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The JUnit framework contains 2 Assert classes (in different packages, obviously) and the methods on each appear to be very similar. Can anybody explain why this is?

The classes I'm referring to are: junit.framework.Assert and org.junit.Assert.

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5 Answers 5

up vote 148 down vote accepted

The old method (of Junit 3) was to mark the test-classes by extending junit.framework.TestCase. That inherited junit.framework.Assert itself and your test-class gained the ability to call the assert-methods this way.

Since version 4 of junit, the framework uses Annotations for marking tests. So you no longer need to extend TestCase. But that means, the assert-methods aren't available. But you can make a static import of the new Assert-class. That's why all the assert-methods in the new class are static methods. So you can import it this way:

import static org.junit.Assert.*;

After this static import, you can use this methods without prefix.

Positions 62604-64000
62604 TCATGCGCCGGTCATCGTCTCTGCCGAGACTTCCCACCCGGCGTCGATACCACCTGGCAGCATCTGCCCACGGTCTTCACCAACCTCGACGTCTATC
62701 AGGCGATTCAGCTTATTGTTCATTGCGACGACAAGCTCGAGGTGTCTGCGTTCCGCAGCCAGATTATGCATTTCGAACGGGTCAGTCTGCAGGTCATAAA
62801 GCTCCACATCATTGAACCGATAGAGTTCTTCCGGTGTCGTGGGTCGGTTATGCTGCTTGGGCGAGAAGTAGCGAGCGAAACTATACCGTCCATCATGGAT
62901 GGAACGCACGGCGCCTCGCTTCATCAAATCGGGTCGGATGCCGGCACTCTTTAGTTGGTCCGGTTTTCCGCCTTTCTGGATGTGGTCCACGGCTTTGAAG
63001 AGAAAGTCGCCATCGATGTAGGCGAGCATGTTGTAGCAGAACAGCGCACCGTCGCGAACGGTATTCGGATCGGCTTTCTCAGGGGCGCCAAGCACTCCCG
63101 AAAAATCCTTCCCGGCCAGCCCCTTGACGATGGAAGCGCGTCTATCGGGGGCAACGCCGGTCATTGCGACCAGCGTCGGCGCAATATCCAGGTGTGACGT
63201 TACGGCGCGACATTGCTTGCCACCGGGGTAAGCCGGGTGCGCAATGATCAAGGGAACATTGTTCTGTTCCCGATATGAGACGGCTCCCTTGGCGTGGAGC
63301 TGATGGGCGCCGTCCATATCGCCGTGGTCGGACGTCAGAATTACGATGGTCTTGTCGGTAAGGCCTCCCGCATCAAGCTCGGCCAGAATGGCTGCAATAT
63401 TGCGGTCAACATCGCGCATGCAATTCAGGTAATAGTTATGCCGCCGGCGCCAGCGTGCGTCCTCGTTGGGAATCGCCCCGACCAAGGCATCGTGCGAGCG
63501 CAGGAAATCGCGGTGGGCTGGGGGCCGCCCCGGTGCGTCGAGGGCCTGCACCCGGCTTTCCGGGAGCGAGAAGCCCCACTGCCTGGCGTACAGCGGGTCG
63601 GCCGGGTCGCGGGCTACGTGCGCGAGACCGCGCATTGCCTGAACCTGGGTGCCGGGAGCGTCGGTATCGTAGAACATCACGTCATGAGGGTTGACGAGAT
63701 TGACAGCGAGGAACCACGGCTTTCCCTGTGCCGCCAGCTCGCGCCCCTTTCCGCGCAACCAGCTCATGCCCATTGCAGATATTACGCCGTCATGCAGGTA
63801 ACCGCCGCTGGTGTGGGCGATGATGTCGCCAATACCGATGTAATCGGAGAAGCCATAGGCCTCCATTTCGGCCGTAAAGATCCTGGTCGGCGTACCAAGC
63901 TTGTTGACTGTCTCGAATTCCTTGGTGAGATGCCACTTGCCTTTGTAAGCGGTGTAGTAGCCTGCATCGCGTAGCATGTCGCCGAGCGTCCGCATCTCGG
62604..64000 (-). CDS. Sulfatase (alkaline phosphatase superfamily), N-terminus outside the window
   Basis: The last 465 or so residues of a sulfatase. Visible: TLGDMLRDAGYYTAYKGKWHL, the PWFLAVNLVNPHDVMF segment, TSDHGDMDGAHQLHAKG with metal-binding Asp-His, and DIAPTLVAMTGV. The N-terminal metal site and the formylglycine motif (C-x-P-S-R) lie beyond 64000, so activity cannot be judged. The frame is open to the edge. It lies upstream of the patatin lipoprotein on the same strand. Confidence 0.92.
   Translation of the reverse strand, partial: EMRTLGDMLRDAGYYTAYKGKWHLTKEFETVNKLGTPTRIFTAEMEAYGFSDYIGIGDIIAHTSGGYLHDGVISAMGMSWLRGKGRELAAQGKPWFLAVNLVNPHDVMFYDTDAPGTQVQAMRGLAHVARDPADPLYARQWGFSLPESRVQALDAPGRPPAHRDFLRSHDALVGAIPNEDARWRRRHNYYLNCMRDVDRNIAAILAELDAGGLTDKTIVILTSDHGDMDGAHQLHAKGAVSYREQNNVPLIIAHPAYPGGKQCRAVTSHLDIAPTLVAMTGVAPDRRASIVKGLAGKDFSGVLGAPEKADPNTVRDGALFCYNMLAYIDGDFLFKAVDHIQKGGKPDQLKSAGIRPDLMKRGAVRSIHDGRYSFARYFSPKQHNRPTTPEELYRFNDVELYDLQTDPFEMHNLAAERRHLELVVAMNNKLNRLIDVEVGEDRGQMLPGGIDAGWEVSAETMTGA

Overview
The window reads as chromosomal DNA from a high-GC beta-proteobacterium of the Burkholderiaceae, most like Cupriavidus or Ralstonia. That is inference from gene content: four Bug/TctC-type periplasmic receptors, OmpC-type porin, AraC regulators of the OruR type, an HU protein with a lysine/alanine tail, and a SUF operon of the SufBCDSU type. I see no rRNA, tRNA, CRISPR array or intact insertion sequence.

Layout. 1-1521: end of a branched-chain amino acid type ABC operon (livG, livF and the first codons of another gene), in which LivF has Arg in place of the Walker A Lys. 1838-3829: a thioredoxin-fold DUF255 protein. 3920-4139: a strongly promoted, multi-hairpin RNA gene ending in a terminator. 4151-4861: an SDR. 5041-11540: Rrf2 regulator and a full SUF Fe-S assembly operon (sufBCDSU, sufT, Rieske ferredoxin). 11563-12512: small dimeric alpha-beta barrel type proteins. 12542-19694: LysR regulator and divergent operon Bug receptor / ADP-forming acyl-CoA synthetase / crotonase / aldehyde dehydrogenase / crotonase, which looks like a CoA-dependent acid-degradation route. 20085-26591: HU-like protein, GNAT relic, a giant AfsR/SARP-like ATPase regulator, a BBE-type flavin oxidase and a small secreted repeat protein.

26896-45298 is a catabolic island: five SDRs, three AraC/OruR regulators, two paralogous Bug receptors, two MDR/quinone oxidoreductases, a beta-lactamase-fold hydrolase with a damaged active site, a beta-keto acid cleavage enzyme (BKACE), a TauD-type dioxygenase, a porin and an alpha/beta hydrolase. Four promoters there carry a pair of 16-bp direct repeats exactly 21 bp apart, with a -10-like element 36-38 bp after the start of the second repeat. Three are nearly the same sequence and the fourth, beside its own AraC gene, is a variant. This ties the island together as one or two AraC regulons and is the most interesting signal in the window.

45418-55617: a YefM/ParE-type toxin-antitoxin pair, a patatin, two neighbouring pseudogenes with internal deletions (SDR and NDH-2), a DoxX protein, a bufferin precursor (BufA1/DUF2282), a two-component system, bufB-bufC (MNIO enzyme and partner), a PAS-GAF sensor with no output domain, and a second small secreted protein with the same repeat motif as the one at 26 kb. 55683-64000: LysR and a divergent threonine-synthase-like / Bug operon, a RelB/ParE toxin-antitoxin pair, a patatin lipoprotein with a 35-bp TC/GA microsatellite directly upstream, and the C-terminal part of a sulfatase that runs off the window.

At the redesign they also moved to the new package org.junit, that follows better the normal conventions for package-naming.

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JUnit 3.X: junit.framework.Assert

JUnit 4.X: org.junit.Assert

Prefer the newest one, especially when running JDK5 and higher with annotation support.

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There is in fact a functional change: org.junit.Assert will complain if you use the two-argument assertEquals() with float or double, while junit.framework.Assert will silently autobox it.

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I believe they are refactoring from junit.framework to org.junit and junit.framework.Assert is maintained for backwards compatibility.

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I did a rough source code compare and there are no serious changes.

Lot of comments were added in org.junit.Assert and some refactorings are done.

The only change is the comparison with Arrays. There are some code clean ups, but there's (imho) no functional change.

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I believe @David Moles is correct, and this would be a functional change. –  orbfish Sep 18 '13 at 16:54

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